verb (used without object), hinged, hing·ing.
verb (used with object), hinged, hing·ing.
Origin of hinge
Word Origin for hinge
c.1300, "the axis of the earth;" late 14c. as "movable joint of a gate or door," not found in Old English, cognate with Middle Dutch henghe "hook, handle," Middle Low German henge "hinge," from Proto-Germanic *hanhan (transitive), *hangen (intransitive), from PIE *konk- "to hang" (see hang (v.)). The notion is the thing from which a door hangs.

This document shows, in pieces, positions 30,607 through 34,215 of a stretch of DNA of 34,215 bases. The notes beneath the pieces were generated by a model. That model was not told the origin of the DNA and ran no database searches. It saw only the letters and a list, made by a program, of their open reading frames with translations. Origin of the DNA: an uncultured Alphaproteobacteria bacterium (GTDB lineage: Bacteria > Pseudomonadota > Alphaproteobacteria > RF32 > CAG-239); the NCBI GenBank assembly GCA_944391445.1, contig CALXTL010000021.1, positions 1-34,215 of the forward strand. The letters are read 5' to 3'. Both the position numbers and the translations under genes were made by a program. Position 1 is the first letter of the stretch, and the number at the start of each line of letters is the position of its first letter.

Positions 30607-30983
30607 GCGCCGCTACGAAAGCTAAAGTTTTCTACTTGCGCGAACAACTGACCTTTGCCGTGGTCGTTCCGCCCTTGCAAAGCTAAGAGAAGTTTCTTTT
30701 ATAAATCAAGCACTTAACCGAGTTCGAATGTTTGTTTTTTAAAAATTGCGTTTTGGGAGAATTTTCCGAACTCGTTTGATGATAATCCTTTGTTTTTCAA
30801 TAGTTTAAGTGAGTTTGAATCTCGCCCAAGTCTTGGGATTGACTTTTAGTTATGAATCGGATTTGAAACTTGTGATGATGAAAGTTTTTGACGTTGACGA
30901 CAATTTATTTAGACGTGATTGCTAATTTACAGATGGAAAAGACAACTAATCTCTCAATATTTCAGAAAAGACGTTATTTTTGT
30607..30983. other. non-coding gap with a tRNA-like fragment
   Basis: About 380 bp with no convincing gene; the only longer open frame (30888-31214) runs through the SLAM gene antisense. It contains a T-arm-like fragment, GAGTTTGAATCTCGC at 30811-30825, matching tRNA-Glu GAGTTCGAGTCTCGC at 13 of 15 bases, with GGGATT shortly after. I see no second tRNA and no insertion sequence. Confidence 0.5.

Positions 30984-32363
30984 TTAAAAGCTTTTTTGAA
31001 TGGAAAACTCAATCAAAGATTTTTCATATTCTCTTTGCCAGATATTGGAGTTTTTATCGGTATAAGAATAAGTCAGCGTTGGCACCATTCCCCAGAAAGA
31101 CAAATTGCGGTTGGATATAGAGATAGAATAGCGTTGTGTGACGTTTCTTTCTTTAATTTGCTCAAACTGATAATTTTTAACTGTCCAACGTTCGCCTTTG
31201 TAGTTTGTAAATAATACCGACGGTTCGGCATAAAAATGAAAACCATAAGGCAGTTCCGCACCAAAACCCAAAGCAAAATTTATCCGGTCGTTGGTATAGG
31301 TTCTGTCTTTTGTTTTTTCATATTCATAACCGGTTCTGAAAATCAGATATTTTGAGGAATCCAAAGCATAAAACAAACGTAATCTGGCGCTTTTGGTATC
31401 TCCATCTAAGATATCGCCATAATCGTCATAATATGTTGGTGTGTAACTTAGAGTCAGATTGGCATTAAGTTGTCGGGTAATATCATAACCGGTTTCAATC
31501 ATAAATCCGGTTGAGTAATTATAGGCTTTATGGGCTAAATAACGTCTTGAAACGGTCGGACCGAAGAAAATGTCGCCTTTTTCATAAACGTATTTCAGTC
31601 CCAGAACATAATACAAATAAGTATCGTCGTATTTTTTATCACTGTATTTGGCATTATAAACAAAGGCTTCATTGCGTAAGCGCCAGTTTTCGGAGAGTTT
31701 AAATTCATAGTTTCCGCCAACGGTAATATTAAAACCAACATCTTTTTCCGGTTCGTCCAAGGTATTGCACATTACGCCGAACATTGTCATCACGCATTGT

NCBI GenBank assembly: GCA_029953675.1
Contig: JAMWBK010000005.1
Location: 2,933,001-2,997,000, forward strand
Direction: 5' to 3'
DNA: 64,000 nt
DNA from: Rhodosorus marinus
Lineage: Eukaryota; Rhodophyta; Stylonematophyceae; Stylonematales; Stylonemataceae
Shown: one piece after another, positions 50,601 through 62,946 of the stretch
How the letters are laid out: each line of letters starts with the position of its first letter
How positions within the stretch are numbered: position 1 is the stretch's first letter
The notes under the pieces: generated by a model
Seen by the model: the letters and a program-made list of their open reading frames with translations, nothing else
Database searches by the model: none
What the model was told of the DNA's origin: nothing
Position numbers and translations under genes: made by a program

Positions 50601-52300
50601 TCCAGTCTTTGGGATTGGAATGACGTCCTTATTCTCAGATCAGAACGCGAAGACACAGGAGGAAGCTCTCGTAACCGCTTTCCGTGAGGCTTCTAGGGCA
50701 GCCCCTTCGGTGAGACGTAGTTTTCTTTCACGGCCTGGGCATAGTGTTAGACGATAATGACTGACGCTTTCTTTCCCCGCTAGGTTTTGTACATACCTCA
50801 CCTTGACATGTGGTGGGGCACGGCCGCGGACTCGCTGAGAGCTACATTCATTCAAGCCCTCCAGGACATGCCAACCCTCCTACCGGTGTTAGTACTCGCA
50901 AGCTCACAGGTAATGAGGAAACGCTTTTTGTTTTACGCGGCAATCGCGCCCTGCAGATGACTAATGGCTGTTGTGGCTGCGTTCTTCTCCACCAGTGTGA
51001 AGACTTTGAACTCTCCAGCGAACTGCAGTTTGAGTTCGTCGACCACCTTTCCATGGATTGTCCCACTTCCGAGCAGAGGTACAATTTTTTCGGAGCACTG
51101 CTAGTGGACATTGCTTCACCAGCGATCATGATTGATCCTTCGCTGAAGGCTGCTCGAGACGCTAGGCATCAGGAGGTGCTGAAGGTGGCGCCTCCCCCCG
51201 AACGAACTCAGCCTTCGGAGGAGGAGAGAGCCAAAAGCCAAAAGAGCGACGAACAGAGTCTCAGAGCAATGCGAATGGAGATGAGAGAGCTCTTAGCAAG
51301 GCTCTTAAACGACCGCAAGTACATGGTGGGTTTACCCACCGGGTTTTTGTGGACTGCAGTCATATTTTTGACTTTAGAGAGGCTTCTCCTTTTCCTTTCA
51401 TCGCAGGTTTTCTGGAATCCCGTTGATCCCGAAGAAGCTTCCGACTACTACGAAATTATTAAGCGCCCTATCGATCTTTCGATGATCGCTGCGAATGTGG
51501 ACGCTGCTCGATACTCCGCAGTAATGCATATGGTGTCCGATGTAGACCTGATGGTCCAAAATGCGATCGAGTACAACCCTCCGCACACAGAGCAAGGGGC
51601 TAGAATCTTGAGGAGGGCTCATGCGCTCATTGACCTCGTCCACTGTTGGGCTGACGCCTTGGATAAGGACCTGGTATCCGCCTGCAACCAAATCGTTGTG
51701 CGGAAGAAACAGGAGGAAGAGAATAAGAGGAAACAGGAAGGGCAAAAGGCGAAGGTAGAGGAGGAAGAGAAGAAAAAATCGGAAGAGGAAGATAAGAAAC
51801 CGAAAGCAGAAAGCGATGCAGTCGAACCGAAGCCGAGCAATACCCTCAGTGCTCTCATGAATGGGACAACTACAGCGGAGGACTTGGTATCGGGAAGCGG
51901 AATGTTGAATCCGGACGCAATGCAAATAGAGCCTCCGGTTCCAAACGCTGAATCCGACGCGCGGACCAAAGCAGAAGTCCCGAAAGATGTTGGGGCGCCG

c.1600, "to bend," from hinge (n.). Meaning "turn on, depend" is from 1719. Related: Hinged; hinging.
Also, hinge upon. Depend or be contingent on, as in This plan hinges on her approval. This expression employs the verb hinge in the sense of “to hang,” as a door would hang on a hinge, a usage dating from the early 1700s.